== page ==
If you come to a close engagement with them, they destroy your own fond hope of victory over them by a self-immolation. Not even their own disciples do they commit a secret before they have made sure of them.

Compare the PC-folders and psychological tactics used by Scientology.

They have the knack of persuading men before instructing them; although truth persuades by teaching, but does not teach by first persuading."

(Tertullian, Against the Valentinians, Chapter I, quoted in the Ante-Nicene Fathers Vol. III, Michigan 1957, pp. 503-504.)

This could be the official motto of FACTnet.

"For this reason we are branded by them as simple, and as being merely so, without being wise also; as if indeed wisdom were compelled to be wanting in simplicity, whereas the Lord unites them both: 'Be ye therefore wise as serpents, and simple as doves'. Now if we, on our parts, be accounted foolish because we are simple, does it then follow that they are not simple because they are wise?

Compare this to Hubbard's remarks about a (suppressive) person who has not had any training/auditing in Dianetics/Scientology. (wog/raw meat/criminal etc.)

Besides, the face of the Lord is patiently waited for by those who seek Him in simplicity of heart, as says the very Wisdom - not of Valentinus, but of Solomon. Then, again, infants have borne by their blood a testimony to Christ. (Would you say) that it was children who shouted 'Crucify Him' ? They were neither children nor infants; in other words, they were not simple. The apostle, too, bids us to 'become children again' towards God, 'to be children in malice' by our simplicity, yet as being also 'wise in our practical faculties'. (Op. cit, chapter II, pp. 504.)

All in all it seems very foreign to Scientology to have any 'simplicity' in the 'Advanced Tech'. Of course it's obvious that Jesus Christ did not teach any 'Advanced Tech' to his disciples, who were simple fishermen.

"Let then, the serpent hide himself as much as he is able, and let him wrest all his wisdom in the labyrinths of obscurities; let him dwell deep down in the ground; let him worm himself into secret holes; let him unroll his length through his sinuous joints; let him tortuously crawl, though not all at once, beast as he is that skulks the light. Of our dove, however, how simple is the very home! - always in the high and open places, and facing the light! As the symbol of the Holy Spirit, it loves the (radiant) East, that figure of Christ. Nothing causes truth a blush, except only being hidden, because no man will be ashamed to give ear thereto." (Op. cit, chapter III, p. 504.)


"Yet, to induce oneself to turn from this multitude of deities to another crowd, to remove from a familiar authority to an unknown one, to wrench oneself from what is manifest to what is hidden, is to offend faith on the very threshold.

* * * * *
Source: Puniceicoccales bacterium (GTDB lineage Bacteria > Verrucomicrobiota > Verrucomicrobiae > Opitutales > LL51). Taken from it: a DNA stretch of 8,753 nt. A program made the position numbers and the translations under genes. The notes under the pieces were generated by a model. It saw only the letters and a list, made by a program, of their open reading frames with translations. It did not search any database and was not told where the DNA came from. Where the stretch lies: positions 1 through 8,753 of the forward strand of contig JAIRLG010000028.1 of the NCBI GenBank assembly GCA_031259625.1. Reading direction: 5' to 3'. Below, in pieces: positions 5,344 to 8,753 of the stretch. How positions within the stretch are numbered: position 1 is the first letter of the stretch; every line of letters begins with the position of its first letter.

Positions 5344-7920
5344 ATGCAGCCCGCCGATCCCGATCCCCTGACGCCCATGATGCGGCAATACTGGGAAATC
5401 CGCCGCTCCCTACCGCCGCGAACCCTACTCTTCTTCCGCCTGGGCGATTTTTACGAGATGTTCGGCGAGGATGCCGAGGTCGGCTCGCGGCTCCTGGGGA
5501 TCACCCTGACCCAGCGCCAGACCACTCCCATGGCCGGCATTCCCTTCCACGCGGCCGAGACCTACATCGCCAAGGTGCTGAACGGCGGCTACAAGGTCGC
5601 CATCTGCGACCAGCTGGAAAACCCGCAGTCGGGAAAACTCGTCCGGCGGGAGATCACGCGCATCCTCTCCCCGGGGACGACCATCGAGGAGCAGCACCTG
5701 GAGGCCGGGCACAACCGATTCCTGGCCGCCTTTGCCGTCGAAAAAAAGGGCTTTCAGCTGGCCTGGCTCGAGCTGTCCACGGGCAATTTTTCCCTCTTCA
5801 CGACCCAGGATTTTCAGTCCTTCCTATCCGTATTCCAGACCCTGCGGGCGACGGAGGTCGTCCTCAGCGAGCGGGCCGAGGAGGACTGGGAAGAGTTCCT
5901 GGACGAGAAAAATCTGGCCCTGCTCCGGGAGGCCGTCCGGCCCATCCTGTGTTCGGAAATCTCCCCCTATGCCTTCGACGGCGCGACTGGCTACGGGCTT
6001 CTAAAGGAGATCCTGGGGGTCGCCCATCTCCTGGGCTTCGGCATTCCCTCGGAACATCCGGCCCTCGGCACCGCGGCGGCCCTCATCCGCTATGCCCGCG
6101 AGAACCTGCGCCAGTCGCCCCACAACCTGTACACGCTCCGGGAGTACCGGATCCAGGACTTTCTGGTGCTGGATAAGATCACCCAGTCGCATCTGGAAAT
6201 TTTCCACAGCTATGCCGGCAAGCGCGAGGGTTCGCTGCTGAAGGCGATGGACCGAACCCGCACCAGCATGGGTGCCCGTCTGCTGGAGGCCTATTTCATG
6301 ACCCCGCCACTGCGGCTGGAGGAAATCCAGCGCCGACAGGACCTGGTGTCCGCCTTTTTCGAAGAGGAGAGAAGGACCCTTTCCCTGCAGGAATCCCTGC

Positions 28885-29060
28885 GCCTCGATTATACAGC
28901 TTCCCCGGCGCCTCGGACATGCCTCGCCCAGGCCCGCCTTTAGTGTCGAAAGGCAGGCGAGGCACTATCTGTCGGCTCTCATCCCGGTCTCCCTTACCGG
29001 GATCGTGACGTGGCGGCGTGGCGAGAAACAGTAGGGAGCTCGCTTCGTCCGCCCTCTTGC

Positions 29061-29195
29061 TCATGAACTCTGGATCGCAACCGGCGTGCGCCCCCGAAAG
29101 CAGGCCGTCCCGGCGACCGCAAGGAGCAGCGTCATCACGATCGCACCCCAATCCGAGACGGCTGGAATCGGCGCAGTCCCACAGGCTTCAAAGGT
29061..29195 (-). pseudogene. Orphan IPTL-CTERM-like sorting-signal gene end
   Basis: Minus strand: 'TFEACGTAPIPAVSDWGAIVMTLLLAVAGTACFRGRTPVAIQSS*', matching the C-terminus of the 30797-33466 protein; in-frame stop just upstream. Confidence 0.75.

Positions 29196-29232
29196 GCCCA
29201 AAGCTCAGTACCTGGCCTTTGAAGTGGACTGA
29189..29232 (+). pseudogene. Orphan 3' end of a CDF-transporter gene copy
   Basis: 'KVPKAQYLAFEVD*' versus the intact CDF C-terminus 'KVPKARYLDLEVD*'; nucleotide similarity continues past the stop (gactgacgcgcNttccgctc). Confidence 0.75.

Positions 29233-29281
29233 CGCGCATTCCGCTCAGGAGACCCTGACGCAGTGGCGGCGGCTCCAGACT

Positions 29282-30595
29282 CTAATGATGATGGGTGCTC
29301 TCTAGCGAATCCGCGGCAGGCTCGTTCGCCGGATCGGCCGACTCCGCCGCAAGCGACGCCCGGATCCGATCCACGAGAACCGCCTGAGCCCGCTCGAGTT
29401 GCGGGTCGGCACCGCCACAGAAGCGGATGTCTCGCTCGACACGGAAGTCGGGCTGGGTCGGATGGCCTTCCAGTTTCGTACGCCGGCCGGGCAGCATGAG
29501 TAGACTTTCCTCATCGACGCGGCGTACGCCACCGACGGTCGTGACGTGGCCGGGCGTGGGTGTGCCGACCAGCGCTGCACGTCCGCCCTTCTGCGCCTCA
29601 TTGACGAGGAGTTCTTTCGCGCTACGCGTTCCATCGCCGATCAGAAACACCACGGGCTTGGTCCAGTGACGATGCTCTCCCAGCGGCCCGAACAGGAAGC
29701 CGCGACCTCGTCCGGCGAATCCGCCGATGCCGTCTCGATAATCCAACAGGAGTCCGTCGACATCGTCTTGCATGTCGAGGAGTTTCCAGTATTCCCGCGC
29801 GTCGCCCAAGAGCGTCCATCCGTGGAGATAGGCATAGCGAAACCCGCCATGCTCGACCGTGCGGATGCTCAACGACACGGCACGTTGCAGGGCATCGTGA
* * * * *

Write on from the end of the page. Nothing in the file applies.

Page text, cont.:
This is what it's all about - changing from the Christian view to the Scientology religion is against the Christian faith.

Now, even suppose that you are initiated into the entire fable, will it not occur to you that you have heard something very like it from your fond nurse, when you were a baby, amongst the lullabies she sang to you about the towers of Lamia, and the horns of the sun. (Op. cit, Chapter III continued, pp. 503-504).

Comments to this end have also been made at a.r.s. several times.

Let, however, any man approach the subject from a knowledge of the faith which he has otherwise learned, as soon as he finds so many names of Aeons, so many marriages, so many offsprings, so many exits, so many issues, felicities and infelicities of a dispersed and mutilated Deity, will that man hesitate at once to pronounce that these are "the fables and endless genealogies" which the inspired apostle by anticipation condemned, whilst these seeds of heresy were even then shooting forth?

Compare the intricate cosmology of Hubbard with thetans, marcabs etc. The reference is to Paul, I Timothy I:4.

Deservedly, therefore, must they be regarded as wanting in simplicity, and as merely prudent, who produce such fables not without difficulty, and defend them only indirectly, who at the same time do not thoroughly instruct those whom they teach. This, of course, shows their astuteness, if their lessons are disgraceful; their unkindness, if they are honourable. As for us, however, who are simple folk, we know all about it. In short, this is the very first weapon with which we are armed for our encounter; it unmasks and brings to view the whole of their depraved system.

So, when have Milne et al answered questions directly?

And in this we have the first augury of our victory; because even merely to point out that which is concealed with so great an outlay of artifice, is to destroy it." (Op. cit, p. 504)

I think Dennis Erlich and most of the other critics of Scientology can agree with this statement.

After the first introductory chapters follows a more detailed account of the Valentinian system of thought. Those interested in 'Gnostic' systems may look up the treatise (see reference above) and those who know Scientology may compare these systems.